Alexandra Lewis (‘19) is determined to see a world with less crime and fewer victims. Lewis is majoring in Criminology, a brand new area of study under the Department of Sociology that focuses on the causes, implications, and preventive strategies of crime.

“I’ve been a victim of crime before, I know what it’s like to feel powerless in a situation,” she said. “I want to help people not to have to feel that way.”

In addition to her classes, Lewis volunteers with the Metropolitan Police Department’s 5th District as a domestic violence liaison with DC Safe. She tags along on officer shifts several times per month and serves as a resource to victims of domestic violence. She says doing this work has only increased her desire to become a police officer after graduation.

“I live in D.C., I want to stay in D.C. and I want to be part of making D.C. a safer place to be,” she said.

Less than 15 percent of the national police force are women; a statistic that Lewis wants to see change.

“Victims frequently ask to speak with a female police officer, especially in domestic violence cases where the victims are disproportionately women,” she said. “Our organizations need equal representation to be able to effectively reach out to a population that is half female.”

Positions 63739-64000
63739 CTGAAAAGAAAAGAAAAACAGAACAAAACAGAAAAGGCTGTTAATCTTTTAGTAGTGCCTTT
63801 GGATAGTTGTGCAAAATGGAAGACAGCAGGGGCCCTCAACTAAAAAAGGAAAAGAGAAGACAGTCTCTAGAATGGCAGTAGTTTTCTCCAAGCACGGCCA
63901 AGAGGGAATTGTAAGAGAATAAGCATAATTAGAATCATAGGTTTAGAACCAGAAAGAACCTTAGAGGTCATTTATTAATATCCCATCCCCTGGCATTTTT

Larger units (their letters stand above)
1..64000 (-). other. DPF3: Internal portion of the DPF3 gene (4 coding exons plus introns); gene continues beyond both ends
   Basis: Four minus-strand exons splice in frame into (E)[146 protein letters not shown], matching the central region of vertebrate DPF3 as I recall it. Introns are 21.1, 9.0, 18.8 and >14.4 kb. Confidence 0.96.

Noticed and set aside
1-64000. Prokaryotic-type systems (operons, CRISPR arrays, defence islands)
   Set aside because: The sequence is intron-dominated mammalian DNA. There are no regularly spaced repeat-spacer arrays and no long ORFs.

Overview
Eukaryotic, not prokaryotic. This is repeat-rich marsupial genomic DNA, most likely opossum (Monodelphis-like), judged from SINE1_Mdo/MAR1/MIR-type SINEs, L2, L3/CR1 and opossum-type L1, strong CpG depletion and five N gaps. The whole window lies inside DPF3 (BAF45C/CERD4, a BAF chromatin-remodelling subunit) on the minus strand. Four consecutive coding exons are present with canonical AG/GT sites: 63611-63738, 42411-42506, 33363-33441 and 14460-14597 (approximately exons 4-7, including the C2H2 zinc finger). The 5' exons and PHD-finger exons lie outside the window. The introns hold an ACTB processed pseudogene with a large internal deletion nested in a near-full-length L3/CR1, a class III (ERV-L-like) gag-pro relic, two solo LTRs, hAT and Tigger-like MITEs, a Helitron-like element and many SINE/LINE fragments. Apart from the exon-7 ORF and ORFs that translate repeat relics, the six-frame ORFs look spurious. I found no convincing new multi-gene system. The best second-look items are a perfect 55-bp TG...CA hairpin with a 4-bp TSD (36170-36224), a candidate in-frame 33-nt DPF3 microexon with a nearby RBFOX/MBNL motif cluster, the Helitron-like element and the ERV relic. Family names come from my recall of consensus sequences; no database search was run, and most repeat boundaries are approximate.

Lewis's preparation through the criminology program includes comprehensive exams, theory, and evidence-based research courses and training in Catholic Social Teaching and its impact on the study of crime.

After graduation, Lewis plans to enter the Metropolitan Police Academy. She hopes her criminology training will help her achieve her goal of becoming a detective and is considering joining the Horse Mounted Unit or the K-9 Unit.

“For a lot of people police work is about ‘catching bad guys’ and I can’t say there isn’t a part of me that is excited do that,” she said. “But I also just really want to make a difference, provide empathy for victims, and help people.”